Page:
The attack in the Afghan capital marked unravelling security as the resurgent Taliban continued to pressure Afghan forces, with hundreds of commandos sent to reinforce the provincial capital Lashkar Gah in the south.
Some 36 people were wounded and at least one attacker killed in the Kabul attack, interior ministry spokesman Sediq Sediqqi said.
Special forces had briefly entered the Karte Sakhi shrine near Kabul University to see if any more gunmen were sheltering inside, with police evacuating people from the area, officials said.
Of the 14 killed, 13 were civilians and one a police officer. Three police were among the wounded, Seddiqi said.
“A number of attackers have targeted people in Karte Sakhi shrine,” said Kabul Police chief Abdul Rahman Rahimi.
“Police have evacuated dozens of people from the shrine.” Police also said two grenades had been detonated during the attack
No group has yet claimed responsibility for the assault, which President Ashraf Ghani condemned as a “clear sign of a crime against humanity”.
Ghani vowed the government would use its “maximum capacity” to provide security during Ashura, which will be celebrated on Wednesday.
The threat of attack targeting Shiites was considered particularly serious during Ashura, and many foreign embassies had restricted their staff’s movements until the end of the week in Kabul.
Ashura commemorates the death of Imam Hussein, grandson of the Prophet Muhammad, who was assassinated in 680 and whose tragic end laid the foundation for the faith.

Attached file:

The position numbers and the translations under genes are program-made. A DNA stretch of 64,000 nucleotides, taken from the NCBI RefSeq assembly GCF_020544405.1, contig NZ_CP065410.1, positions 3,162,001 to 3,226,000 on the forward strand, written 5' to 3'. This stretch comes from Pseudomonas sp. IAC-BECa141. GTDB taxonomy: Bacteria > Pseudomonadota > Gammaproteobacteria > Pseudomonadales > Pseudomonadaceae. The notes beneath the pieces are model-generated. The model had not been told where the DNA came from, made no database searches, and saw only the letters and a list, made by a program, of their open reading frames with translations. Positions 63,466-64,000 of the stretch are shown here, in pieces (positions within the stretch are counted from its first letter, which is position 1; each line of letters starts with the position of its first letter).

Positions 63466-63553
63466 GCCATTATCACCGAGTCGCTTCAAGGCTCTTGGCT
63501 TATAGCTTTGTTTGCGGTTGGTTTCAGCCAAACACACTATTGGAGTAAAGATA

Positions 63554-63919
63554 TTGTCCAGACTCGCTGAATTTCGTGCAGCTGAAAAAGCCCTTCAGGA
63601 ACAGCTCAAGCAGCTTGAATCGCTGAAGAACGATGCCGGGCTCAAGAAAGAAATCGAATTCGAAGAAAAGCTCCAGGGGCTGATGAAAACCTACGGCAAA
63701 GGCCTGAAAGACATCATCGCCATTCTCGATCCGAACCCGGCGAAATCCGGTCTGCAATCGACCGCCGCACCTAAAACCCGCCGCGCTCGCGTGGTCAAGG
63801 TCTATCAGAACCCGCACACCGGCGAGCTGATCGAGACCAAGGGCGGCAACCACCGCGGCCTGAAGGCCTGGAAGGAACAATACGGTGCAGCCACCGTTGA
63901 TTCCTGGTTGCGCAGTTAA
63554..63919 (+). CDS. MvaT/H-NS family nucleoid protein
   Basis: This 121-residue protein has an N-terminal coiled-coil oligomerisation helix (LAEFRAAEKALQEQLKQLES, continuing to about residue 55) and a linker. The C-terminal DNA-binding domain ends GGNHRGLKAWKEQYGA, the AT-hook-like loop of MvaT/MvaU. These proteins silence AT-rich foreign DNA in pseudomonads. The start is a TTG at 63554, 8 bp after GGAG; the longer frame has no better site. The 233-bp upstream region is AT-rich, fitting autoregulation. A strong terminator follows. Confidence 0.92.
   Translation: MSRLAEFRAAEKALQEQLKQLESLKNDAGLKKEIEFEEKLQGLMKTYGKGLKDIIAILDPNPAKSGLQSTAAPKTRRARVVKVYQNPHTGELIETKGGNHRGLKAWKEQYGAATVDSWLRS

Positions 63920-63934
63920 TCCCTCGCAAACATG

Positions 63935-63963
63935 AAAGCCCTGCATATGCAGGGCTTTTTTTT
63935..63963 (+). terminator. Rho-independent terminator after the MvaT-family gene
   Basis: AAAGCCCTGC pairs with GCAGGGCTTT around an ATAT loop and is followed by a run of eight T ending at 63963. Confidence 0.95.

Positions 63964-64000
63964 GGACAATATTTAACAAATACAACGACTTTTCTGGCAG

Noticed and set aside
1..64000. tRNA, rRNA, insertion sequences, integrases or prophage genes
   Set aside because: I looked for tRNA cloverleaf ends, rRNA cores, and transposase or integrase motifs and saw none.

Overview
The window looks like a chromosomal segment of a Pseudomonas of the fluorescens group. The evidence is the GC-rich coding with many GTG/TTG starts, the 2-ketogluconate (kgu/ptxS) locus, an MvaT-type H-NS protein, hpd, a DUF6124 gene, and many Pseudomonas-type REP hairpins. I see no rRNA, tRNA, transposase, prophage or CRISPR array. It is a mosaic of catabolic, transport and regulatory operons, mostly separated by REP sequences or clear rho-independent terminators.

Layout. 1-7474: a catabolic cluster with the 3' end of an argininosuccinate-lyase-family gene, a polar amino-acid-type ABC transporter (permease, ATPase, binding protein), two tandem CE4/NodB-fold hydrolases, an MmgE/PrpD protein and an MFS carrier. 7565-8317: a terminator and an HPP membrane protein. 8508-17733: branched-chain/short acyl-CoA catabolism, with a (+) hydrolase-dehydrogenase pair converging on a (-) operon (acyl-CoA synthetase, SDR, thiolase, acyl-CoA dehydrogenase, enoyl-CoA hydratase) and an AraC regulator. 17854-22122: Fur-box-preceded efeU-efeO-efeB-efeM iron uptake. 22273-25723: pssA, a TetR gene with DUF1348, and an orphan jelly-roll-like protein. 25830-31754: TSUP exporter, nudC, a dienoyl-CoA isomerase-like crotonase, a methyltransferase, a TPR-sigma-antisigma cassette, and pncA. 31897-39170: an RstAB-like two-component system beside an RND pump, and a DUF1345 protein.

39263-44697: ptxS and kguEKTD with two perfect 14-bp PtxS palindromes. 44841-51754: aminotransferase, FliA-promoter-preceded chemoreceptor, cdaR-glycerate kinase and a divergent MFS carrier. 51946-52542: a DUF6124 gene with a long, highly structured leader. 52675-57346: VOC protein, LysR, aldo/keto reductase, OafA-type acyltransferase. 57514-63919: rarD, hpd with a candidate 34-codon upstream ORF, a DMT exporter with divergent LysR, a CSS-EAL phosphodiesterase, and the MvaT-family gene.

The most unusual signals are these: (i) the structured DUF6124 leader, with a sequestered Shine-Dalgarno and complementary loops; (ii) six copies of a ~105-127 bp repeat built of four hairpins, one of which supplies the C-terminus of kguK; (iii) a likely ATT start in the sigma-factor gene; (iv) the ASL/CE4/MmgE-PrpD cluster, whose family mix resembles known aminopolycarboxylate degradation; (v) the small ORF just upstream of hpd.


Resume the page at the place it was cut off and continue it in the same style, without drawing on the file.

For Shiites around the world, Ashura is a symbol of the struggle against oppression.
The last attack on the Afghan Shiite minority, on July 23 in Kabul, killed 84 people and left 130 injured. It was claimed by the Islamic State organisation.
Tuesday’s attack came as Afghanistan deployed hundreds of commandos backed by NATO air strikes in Lashkar Gah to drive Taliban insurgents from the southern city after their latest attempt to seize the capital of Helmand province.
“More than 300 commandos… have been deployed to the city to prevent Taliban advancement,” said Abdul Jabar Qahraman, government special envoy for security in Helmand.
A NATO spokesman said at least two airstrikes had been carried out in Helmand on Monday defending Afghan troops.
The Taliban have waged an insurgency against the western-backed Kabul government since being toppled from power by a US-led invasion in 2001. They have intensified attacks across the country in recent months, pressuring Afghan forces on multiple fronts.
NATO officially ended its combat mission in December 2014, but US forces were granted greater powers in June to strike at the insurgents as President Barack Obama vowed a more aggressive campaign.
The intervention in Helmand has fuelled the perception that foreign powers are increasingly being drawn back into the conflict.
Around 30,000 people have been displaced in Helmand in recent weeks and most have fled to Lashkar Gah, which is practically besieged by the militants.
In recent months the militants have attempted to overrun other provincial capitals, from Kunduz and Baghlan in the north to Farah in the west, but Afghan forces have managed to repel the attacks.
On Tuesday Taliban fighters renewed their offensive against Farah, triggering heavy fighting that lasted for hours.